Velocity Reviews > Popping from the middle of a deque + deque rotation speed

# Popping from the middle of a deque + deque rotation speed

Russell Warren
Guest
Posts: n/a

 04-28-2006
Does anyone have an easier/faster/better way of popping from the middle
of a deque than this?

class mydeque(deque):
def popmiddle(self, pos):
self.rotate(-pos)
ret = self.popleft()
self.rotate(pos)
return ret

I do recognize that this is not the intent of a deque, given the
clearly non-"double-ended" nature. I'm using a deque in a place where
99.999 of the time it will be a fifo, but occasionally I will want to
pop from the middle.

I initially wrote that thinking that the rotate duration would be
independent of the rotation distance, but...

>>> import timeit
>>> s = "from collections import deque; d = deque(xrange(1000000))"
>>> timeit.Timer(stmt="d.rotate(1)", setup = s).timeit(number=100000)

0.1372316872675583
>>> timeit.Timer(stmt="d.rotate(1000)", setup = s).timeit(number=100000)

3.5050192133357996
>>> timeit.Timer(stmt="d.rotate(10000)", setup = s).timeit(number=100000)

32.756590851630563
>>> timeit.Timer(stmt="d.rotate(100000)", setup = s).timeit(number=100000)

325.59845064107299
>>> timeit.Timer(stmt="d.rotate(999999)", setup = s).timeit(number=100000)

0.14491059617921564

Boy was I wrong. Given that it scales linearly it looks like it
cut-pastes the rotation an element at a time! At least it recognizes
the shortest rotation path, though.

On first guess of how the deque is implemented I would have thought
that rotation could be achieved simply by diddling some pointers, but I
could see how that would mess with popping efficiency (seems you'd have
to remap memory in the event of a pop after rotation). Worst case I
figured a rotate would just do a single shot memory remapping of the
deque contents so that the speed was the same regardless of rotation
size...

My guessing/figuring skills clearly need some work.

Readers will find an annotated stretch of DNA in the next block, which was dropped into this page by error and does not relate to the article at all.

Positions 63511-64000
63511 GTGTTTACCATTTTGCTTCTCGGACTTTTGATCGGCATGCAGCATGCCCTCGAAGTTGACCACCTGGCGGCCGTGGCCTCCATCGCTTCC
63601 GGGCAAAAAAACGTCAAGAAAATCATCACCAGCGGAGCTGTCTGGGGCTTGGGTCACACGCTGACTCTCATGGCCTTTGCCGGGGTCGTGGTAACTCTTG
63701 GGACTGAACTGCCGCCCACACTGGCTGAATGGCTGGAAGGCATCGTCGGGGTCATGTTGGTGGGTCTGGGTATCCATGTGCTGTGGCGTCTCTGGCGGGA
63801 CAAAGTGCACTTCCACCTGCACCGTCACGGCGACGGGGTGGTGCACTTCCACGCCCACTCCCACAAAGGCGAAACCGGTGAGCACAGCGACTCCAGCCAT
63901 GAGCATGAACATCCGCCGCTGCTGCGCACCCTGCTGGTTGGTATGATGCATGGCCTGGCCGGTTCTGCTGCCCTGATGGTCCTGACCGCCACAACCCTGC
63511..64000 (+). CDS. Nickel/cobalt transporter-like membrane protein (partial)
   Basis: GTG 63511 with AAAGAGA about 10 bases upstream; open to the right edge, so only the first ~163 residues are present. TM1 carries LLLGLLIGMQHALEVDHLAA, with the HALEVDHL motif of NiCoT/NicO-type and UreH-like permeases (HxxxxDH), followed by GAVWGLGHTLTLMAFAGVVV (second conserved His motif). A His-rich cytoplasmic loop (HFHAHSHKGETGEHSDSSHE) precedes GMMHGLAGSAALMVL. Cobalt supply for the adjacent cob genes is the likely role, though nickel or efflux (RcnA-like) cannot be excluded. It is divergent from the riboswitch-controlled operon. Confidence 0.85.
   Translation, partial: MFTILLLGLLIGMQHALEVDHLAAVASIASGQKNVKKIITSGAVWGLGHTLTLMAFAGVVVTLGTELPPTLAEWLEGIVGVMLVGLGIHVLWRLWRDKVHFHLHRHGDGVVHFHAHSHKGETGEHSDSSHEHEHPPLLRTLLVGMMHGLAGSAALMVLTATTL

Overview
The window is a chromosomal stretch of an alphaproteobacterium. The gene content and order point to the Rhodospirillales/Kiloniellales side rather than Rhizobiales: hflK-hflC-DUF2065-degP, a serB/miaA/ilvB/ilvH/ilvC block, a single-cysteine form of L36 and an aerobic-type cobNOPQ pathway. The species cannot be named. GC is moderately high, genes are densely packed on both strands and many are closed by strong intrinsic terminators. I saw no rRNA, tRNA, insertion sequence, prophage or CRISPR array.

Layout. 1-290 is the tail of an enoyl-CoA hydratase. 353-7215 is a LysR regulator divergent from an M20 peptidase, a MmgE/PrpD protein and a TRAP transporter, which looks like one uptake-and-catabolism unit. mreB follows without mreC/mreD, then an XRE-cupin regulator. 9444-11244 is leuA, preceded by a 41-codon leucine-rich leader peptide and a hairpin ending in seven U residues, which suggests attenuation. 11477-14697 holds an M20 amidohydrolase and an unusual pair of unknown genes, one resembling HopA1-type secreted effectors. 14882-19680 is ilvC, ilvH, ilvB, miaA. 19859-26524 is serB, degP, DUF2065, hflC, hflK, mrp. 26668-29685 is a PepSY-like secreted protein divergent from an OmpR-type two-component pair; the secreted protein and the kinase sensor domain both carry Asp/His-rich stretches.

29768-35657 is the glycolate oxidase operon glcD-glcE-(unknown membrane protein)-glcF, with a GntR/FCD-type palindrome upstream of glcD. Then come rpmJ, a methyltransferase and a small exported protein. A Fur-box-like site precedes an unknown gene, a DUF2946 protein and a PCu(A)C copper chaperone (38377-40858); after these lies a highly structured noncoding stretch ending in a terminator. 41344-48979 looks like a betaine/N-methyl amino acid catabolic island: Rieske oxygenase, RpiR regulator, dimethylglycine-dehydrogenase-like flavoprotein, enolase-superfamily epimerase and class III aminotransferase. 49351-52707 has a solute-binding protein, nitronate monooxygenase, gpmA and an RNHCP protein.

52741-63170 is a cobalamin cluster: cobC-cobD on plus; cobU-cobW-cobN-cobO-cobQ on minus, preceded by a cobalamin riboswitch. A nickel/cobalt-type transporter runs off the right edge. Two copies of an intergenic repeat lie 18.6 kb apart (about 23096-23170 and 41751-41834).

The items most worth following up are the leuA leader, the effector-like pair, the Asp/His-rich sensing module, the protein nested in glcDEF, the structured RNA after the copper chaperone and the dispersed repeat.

What's up with this deque rotation? If I were to hazard one more guess
I'd think it is trying to conserve transient memory usage during
rotation... in my (poor) mental scheme it seems that cutting/relocating
could take 50% more memory than the deque itself for a full rotation.

I should stop guessing. Or at least figure out how to find the source
code for the deque implementation...

Should I avoid using deques with large iterables?

Thanks,
Russ

Tim Chase
Guest
Posts: n/a

 04-28-2006
> Does anyone have an easier/faster/better way of popping from the middle
> of a deque than this?
>
> class mydeque(deque):
> def popmiddle(self, pos):
> self.rotate(-pos)
> ret = self.popleft()
> self.rotate(pos)
> return ret

My first thought would just be to use indexing:

def popmiddle(self, pos):
ret = self[pos]
del(self[pos])
return ret

It seems to work with my Python2.4 here. If you're
interested in efficiency, I'll leave their comparison as an

-tkc

Tim Peters
Guest
Posts: n/a

 04-29-2006
[Russell Warren]
|> Does anyone have an easier/faster/better way of popping from the middle
> of a deque than this?
>
> class mydeque(deque):
> def popmiddle(self, pos):
> self.rotate(-pos)
> ret = self.popleft()
> self.rotate(pos)
> return ret

As Tim Chase said, the easiest way is to do "del self[pos]" instead of
manually fiddling with rotations. However, deque's implementation of
__delitem__ does rotations under the covers, so it's not necessarily
faster.

> I do recognize that this is not the intent of a deque, given the